The following is from the seventeenth installment of my bulletin insert series at Centenary United Methodist Church:
Scripture - God’s Word usually refers to one of three meanings: 1.) God’s Word written (Scripture), 2.) God’s Word preached (the sermon), and 3.) God’s living Word (Jesus Christ). The reading and preaching of the Word are means by which the living Word (Christ) speaks to us. Thus, in the Wesleyan tradition, we are not simply concerned that God’s Spirit inspired those who first wrote the books of the Bible. Rather, we believe that the same Holy Spirit who inspired those biblical writers desires to inspire the Scriptures a fresh and a new to our hearts and lives, today. Thus, we are called to “sit on the edge of our seats,” listening for God to speak.
Traditionally, at the conclusion of each of the readings, the liturgist will say, “The Word of the Lord,” and the people will enthusiastically respond, “Thanks be to God!” At the conclusion of the Gospel reading, we hear, “The Gospel of the Lord,” and the response is given, “Praise to You, Lord Christ.” (At the announcement of the Gospel, some may make the sign of the cross on their forehead, lips, and heart signifying, “Lord, may your words be in my thoughts, in my mouth, and in my heart.”)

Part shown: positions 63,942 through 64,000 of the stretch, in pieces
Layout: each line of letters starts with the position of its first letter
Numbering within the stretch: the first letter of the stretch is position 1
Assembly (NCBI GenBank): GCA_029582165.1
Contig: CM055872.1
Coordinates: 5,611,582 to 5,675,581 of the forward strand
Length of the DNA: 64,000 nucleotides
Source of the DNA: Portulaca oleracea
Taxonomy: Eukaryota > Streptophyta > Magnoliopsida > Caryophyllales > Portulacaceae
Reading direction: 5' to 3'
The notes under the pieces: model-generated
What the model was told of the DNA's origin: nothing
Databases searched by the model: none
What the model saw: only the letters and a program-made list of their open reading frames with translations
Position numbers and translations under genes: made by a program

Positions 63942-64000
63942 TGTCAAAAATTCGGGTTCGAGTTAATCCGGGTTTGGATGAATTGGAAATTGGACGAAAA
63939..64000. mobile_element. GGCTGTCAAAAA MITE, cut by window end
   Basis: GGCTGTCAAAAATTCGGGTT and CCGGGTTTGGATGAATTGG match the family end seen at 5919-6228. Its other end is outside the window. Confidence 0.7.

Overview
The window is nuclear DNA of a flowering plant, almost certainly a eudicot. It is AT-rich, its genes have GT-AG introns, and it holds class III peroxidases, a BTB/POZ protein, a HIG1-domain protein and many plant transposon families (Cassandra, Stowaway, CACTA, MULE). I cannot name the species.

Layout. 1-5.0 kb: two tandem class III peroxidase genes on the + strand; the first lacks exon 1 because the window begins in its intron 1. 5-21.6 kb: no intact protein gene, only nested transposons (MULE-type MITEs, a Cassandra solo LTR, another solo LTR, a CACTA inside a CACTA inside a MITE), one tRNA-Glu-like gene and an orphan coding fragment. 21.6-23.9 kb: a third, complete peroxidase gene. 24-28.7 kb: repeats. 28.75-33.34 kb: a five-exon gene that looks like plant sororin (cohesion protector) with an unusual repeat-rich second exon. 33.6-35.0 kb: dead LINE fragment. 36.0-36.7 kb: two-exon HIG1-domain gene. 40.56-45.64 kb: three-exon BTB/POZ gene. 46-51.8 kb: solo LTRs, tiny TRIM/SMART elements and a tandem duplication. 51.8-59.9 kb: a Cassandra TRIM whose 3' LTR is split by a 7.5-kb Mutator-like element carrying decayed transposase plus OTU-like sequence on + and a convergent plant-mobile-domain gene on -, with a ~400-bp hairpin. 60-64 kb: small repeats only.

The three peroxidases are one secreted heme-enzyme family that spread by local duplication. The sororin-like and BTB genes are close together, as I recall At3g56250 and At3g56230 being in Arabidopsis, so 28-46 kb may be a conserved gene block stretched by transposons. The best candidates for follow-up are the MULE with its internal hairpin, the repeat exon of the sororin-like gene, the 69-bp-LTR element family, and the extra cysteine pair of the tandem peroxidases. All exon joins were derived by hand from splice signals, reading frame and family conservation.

In worship we have three primary Scripture readings: one from the Old Testament, one from a New Testament Epistle (or the Book of Acts), and one from one of the Gospels.
As Jesus indicated to the disciples on the Emmaus Road, all of Scripture points to Him. So, the Old Testament lesson points ahead to Jesus. The Epistle points back to Jesus, and in the Gospel we see and hear Jesus. That leads us to the reason we stand for the Gospel reading. Since the early days of the Church, Christians have stood for the Gospel reading to show that here we hear the words of Jesus, directly.
Information gathered from the following resources:
Hickman, Hoyt L. United Methodist Worship. Abingdom P. 1991.
Sly, Randy (Former Archbishop in the Charismatic Episcopal Church). An Invitation to Living Liturgy. Cathedral Church of the King. Overland Park, KS. 1996
Webber, Robert E.Worship Old & New: A Biblical, Historical, and Practical Introduction (Revised Edition). Zondervan P. 1994.